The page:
Tailwind Air isn’t an average commuter airline. There are definitely similarities to Seattle’s Kenmore Air, in that both fly seaplanes and do charters through some of the world’s busiest airspace, but Tailwind Air positions itself as a boutique service for the time-pressed Northeastern traveler.
This is their math: it takes at least four hours to cover the 200 road miles between Manhattan and Boston by rail or car, depending on traffic or service delays. By air, it’s consistently less than 90 minutes. And far more comfortable and glamorous.
Our flight was on Friday, March 5, 2022, which marked the airline’s annual resumption of service on the route – the flight doesn’t operate in the winter months.
The flight from Manhattan to Boston took 70 minutes thanks to a helpful tailwind, although we paid for that by having to fight the corresponding headwind on the way back, so that leg took 90 minutes. Considering it’s taken me 90 minutes to drive the length of Manhattan in Friday afternoon traffic, this flight is a wonderful option.
The Wild Orca seaplane in all its glory. Fun fact: though the DHC-3 is nearly 2x as long as an adult male orca, a fully-grown orca will weigh nearly twice as much as this plane – Photo: Lee Zerrilla | AirlineReporter
At a sun-filled event, Kenmore Air unveiled the Wild OrcaÂ seaplane, a 1954 de Havilland Canada DHC-3 Turbo Otter thatâ€™s been dressed up in the familiar markings of Orcinus Orca.
Inside and out, this plane has been made over with all-things Orca, from the sleek, stunning paint job to the custom embroidery on the cabin bulkhead.Â The whale paint job isnâ€™t just for fun, however, and as it traverses the skies of the Pacific Northwest, hundreds or thousands of feet above the water, its goal is to bring attention to our friends below the surface.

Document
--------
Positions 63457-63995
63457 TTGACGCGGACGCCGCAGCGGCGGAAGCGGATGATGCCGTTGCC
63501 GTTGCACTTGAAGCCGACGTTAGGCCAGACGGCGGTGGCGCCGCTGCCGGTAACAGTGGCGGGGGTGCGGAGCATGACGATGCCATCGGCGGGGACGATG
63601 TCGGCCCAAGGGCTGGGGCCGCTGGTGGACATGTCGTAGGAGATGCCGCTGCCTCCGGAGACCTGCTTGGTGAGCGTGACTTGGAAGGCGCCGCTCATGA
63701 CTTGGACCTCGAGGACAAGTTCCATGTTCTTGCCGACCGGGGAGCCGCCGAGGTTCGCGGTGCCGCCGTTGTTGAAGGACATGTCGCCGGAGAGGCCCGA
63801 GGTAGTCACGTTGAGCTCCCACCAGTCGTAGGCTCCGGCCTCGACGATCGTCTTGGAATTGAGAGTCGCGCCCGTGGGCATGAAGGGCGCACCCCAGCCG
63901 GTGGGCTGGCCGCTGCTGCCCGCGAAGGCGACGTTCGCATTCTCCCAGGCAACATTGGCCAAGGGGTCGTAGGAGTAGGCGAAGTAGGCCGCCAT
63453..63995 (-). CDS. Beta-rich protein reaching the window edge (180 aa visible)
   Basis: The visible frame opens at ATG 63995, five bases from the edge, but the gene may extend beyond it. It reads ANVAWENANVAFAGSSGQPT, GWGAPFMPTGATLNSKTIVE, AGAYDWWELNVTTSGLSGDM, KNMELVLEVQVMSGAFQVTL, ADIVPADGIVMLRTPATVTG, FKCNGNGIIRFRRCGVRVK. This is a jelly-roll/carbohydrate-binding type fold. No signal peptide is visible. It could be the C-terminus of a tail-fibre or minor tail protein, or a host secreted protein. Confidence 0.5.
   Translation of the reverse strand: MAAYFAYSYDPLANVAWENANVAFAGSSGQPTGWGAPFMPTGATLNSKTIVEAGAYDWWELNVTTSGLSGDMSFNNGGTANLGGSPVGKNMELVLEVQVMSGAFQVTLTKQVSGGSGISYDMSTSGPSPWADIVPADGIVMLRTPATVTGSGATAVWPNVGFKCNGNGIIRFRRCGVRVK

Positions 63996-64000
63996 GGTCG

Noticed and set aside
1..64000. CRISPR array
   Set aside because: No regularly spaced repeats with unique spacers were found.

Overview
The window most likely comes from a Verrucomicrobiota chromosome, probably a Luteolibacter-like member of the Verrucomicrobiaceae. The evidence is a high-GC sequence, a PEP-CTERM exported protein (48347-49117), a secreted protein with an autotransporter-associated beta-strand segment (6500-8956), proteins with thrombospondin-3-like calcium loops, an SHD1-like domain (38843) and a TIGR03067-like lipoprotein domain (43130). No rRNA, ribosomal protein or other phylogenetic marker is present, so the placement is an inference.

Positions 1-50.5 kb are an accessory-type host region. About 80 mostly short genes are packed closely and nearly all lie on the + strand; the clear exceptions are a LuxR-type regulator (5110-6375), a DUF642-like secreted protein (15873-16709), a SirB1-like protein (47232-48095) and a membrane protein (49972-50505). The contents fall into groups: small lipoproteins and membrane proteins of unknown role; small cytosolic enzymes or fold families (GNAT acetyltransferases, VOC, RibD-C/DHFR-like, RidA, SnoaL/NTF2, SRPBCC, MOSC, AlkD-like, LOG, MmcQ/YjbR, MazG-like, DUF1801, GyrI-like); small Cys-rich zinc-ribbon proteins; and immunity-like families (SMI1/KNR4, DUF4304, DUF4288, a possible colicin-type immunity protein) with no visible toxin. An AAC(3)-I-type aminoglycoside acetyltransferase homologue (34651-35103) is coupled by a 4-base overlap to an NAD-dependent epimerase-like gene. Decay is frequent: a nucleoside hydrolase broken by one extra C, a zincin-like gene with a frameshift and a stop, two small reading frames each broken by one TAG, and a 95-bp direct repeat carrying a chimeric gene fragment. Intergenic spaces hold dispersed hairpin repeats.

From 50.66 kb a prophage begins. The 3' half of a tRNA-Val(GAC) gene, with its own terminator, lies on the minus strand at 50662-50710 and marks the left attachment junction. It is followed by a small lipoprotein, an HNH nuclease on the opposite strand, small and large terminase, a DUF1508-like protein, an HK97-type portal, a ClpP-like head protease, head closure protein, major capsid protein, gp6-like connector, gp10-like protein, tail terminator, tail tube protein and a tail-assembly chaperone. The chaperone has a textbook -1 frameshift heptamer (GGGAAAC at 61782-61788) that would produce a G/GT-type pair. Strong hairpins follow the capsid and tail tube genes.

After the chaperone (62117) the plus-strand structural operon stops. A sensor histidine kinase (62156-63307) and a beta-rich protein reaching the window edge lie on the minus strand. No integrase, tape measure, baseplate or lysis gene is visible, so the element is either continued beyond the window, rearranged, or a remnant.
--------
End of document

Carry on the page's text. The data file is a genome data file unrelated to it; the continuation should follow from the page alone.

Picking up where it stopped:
The tale of the tail begins with longtime Kenmore Air pilots Anna Gullickson and Michael Hays.Â In 2014, the pair founded Wild Orca, a Washington State-based non-profit aimed at raising public awareness and funds for these majestic mammals and the organizations that support them.Â Listening to either of them speak, it becomes apparent that their birdâ€™s-eye perspective gives them a personal connection to the Northwestâ€™s Orca population.
Turbine Beaver ready to fly on Lake Union just north of Downtown Seattle
Those of you who live in the Seattle area got quite the treat on Tuesday. Almost to 60 degrees and sunny (not your typical February 2nd kind of weather). It was a perfect day to take a scenic seaplane ride over Seattle in a Turbine Beaver with Kenmore Air.
Mary Kirby, who writes the awesome Runway Girl blog, was in town for the Boeing 787 interior tour and we both got the opportunity to tour the city from above and it was an awesome trip. We were both excited about being able to fly on a seaplane, “There is something about a seaplane that makes me giddy,” Kirby told me after the trip.
About half way through we noticed a familiar looking plane in the sky, one with unique wings. It was ZA002, the second Boeing 787 above Seattle. Luckily the pilot is an aviation fan as well (how could a pilot not be?) and he turned the plane so we could all get a better look.Â UnfortunatelyÂ my camera wouldn’t focus on the Boeing 787, but I did get a few blurry shots. Â “Seeing the Dreamliner from a seaplane might be one of the very best vantage points in the world. In short, I was in heaven,” Kirby told me when asked how she felt about seeing the Dreamliner flying for the first time.
Seeing the Space Needle from the air is always amazing
It is amazing to see Seattle from the sky. The town is really beautiful and seeing her from the air gives a unique perspective. Sure I see Seattle flying in and out of the airport quite a bit, but it is a different experience being in a smaller plane.